INTERIOR PLANTS IMPROVING AIR QUALITY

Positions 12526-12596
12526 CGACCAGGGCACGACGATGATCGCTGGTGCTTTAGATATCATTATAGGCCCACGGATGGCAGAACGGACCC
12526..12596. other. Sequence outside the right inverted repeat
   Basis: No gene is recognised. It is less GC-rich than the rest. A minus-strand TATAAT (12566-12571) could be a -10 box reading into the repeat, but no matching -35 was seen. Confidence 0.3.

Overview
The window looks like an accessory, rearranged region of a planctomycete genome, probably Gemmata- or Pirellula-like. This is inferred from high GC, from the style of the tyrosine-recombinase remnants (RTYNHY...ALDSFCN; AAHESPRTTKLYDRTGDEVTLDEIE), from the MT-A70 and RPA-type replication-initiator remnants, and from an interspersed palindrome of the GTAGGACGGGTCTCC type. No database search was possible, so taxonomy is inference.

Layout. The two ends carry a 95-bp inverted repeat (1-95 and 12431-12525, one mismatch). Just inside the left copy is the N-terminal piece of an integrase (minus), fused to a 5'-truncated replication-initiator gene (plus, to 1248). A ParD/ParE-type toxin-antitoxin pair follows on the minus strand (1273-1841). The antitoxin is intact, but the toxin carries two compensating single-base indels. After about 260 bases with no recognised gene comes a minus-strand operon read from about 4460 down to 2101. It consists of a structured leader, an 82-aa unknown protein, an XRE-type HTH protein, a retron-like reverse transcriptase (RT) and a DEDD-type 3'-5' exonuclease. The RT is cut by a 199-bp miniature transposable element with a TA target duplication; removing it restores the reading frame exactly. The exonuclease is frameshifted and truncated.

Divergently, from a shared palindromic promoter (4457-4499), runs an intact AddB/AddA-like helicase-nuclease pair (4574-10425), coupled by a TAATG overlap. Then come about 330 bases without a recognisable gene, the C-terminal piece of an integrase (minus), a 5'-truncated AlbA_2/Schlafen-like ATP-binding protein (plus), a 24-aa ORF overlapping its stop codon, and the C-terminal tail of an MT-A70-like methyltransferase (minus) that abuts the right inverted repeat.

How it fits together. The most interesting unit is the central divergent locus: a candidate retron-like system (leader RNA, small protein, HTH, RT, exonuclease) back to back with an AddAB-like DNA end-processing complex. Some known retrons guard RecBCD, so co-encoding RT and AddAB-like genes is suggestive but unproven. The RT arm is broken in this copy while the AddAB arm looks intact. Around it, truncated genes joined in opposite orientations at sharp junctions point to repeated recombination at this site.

It is sprawling, and not at a particularly slow pace. Like ‘the blob’ it is spreading and developing and it has reached suburbia. Growth over the past 10 years of the Metropolitan Atlanta Area has reached our county and changed the face of our streets and neighborhoods. Smyrna is now considered Smyrma-Vinings. Marietta is now considered a convenient commute to downtown Atlanta. Atlanta is traveling Atlanta Road North and the evidence can be seen everywhere. It brings with it more business, convenience, upgrades and neighborhoods. On the other side of the coin we see more traffic, pollutants and loss of trees. If you are one of the many that make the drive to downtown Atlanta, you will see the city long before you reach Fulton County. Each morning, included along with the weather conditions, we receive a smog rating. And this year, due to the extended drought and wildfires in southern Georgia, we encountered additional headaches for those with breathing problems. We all know that plants produce oxygen and remove pollutants from our air. Add some shrubbery or trees to your yard. Any additional plants will enhance the outdoor environment esthetically and improve air quality. Equally important is the air quality inside your home. NASA studies determined that indoor plants in a closed, controlled environment, through their foliage and roots, removed low level pollutants. Through photosyntheses and evapotranspiration (a natural plant process) air is filtered through the plant, cleaned, cooled and released back into the environment. “But how many plants and what kind do I need?” you may ask. NASA studies suggested the use of 15-18 plants (at least 6”-8” diameter pots-table top size) will improve air quality in an average 1,800 square foot home. Floor plants of 3’ or more (10”+ diameter pots) will increase these positive effects on your inside environment. Interior plants are not as hard to maintain as you may think. Only a few minutes each week will satisfy your plant requirements. It is suggested you check and water your plants weekly, if needed. Your most important tool is your finger. It is through touching the soil that you will determine water needs. All plants do not need water weekly but should be checked and rotated to maintain their shape. Simply stick your finger into the soil to test and add water, if necessary. Most plants like to stay uniformly moist. This means when your finger goes into the soil, it is moist to the touch some soil sticks to your finger. Some plants like to ‘dry out’ in between watering. Again, check the soil and let common sense be your guide. If you are under watering or over watering, the plant will let you know by yellowing or wilting. Most plants will forgive your mistakes as you develop and adjust your techniques. Interior plants do require fertilizer (Peters or Miracle Gro) from spring until winter. An easy rule to follow is to begin fertilization after Easter and suspend use at Thanksgiving. Professionals prefer to add fertilizer a little each time the plants are watered as opposed to a full dose once per month.